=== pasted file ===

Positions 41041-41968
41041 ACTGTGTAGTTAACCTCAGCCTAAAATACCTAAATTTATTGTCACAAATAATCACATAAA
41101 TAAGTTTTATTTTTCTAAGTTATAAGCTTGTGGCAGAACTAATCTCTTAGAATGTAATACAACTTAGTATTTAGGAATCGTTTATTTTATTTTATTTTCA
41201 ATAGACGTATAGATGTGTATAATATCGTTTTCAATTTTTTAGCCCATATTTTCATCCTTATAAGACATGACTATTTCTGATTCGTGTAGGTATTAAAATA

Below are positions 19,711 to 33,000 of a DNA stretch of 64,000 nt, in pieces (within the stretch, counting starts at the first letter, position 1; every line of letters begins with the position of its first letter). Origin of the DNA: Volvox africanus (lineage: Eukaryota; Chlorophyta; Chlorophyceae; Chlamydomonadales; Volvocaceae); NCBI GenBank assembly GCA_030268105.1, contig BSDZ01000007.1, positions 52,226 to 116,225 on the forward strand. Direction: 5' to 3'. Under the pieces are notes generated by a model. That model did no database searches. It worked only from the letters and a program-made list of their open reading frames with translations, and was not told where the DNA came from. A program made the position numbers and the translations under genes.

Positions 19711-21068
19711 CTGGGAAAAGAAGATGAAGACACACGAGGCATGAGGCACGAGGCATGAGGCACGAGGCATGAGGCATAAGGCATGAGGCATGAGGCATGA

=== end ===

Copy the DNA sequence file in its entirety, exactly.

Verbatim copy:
Positions 41041-41968
41041 ACTGTGTAGTTAACCTCAGCCTAAAATACCTAAATTTATTGTCACAAATAATCACATAAA
41101 TAAGTTTTATTTTTCTAAGTTATAAGCTTGTGGCAGAACTAATCTCTTAGAATGTAATACAACTTAGTATTTAGGAATCGTTTATTTTATTTTATTTTCA
41201 ATAGACGTATAGATGTGTATAATATCGTTTTCAATTTTTTAGCCCATATTTTCATCCTTATAAGACATGACTATTTCTGATTCGTGTAGGTATTAAAATA

Below are positions 19,711 to 33,000 of a DNA stretch of 64,000 nt, in pieces (within the stretch, counting starts at the first letter, position 1; every line of letters begins with the position of its first letter). Origin of the DNA: Volvox africanus (lineage: Eukaryota; Chlorophyta; Chlorophyceae; Chlamydomonadales; Volvocaceae); NCBI GenBank assembly GCA_030268105.1, contig BSDZ01000007.1, positions 52,226 to 116,225 on the forward strand. Direction: 5' to 3'. Under the pieces are notes generated by a model. That model did no database searches. It worked only from the letters and a program-made list of their open reading frames with translations, and was not told where the DNA came from. A program made the position numbers and the translations under genes.

Positions 19711-21068
19711 CTGGGAAAAGAAGATGAAGACACACGAGGCATGAGGCACGAGGCATGAGGCACGAGGCATGAGGCATAAGGCATGAGGCATGAGGCATGA